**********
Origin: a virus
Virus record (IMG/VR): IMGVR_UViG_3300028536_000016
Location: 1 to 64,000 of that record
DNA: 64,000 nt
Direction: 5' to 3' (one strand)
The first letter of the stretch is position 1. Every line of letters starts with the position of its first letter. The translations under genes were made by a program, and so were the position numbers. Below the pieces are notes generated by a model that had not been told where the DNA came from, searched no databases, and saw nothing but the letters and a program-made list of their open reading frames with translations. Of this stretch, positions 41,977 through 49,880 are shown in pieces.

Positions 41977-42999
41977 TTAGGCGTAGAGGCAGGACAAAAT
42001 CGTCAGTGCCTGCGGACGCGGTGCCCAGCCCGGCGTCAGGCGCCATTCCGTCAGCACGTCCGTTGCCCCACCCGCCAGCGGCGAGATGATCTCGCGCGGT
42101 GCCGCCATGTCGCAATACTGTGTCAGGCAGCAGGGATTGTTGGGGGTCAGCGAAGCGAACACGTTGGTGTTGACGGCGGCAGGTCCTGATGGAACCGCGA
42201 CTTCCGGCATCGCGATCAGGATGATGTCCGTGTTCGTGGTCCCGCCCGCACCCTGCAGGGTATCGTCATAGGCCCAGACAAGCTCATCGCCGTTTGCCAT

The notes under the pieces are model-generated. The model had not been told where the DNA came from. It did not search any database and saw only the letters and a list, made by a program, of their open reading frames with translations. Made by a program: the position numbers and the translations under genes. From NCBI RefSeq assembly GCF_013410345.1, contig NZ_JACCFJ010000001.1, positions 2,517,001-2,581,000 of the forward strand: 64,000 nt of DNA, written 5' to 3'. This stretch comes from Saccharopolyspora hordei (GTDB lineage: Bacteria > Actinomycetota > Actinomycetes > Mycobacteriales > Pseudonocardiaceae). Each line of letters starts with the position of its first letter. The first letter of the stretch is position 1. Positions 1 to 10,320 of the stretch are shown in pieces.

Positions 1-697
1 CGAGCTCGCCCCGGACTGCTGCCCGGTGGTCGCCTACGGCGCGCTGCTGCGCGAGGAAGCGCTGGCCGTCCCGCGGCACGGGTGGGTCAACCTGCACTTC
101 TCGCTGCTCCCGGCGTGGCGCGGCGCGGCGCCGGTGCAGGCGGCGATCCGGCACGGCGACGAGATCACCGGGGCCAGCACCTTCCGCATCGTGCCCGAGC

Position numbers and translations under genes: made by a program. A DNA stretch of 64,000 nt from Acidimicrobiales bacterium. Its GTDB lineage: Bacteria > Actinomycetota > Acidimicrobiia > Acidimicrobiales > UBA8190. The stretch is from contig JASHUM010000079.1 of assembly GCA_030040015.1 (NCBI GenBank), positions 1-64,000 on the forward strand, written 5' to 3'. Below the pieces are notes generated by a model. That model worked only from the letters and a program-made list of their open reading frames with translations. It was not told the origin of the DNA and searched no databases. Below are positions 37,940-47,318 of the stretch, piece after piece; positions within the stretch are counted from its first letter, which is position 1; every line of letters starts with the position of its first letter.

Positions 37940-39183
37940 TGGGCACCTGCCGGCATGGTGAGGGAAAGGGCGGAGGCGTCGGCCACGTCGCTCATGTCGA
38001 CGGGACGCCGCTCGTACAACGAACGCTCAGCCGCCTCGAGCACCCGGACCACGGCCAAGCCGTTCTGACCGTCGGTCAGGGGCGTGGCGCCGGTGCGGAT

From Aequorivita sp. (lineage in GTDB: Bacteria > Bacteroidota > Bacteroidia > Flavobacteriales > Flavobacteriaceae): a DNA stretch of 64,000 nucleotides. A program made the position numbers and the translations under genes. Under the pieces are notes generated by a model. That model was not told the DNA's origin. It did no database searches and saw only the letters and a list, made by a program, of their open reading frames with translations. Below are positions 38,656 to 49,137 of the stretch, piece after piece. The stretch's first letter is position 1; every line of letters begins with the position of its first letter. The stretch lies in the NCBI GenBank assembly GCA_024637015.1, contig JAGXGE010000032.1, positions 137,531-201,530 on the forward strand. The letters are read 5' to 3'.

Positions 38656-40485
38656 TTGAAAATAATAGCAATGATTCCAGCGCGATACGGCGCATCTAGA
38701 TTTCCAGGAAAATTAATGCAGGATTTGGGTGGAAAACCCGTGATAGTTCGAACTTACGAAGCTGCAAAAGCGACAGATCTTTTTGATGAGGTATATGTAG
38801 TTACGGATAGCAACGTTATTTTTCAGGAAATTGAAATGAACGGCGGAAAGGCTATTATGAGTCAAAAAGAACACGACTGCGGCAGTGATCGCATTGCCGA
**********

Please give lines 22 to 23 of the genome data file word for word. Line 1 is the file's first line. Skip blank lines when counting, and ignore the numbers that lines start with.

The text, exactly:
38656 TTGAAAATAATAGCAATGATTCCAGCGCGATACGGCGCATCTAGA
38701 TTTCCAGGAAAATTAATGCAGGATTTGGGTGGAAAACCCGTGATAGTTCGAACTTACGAAGCTGCAAAAGCGACAGATCTTTTTGATGAGGTATATGTAG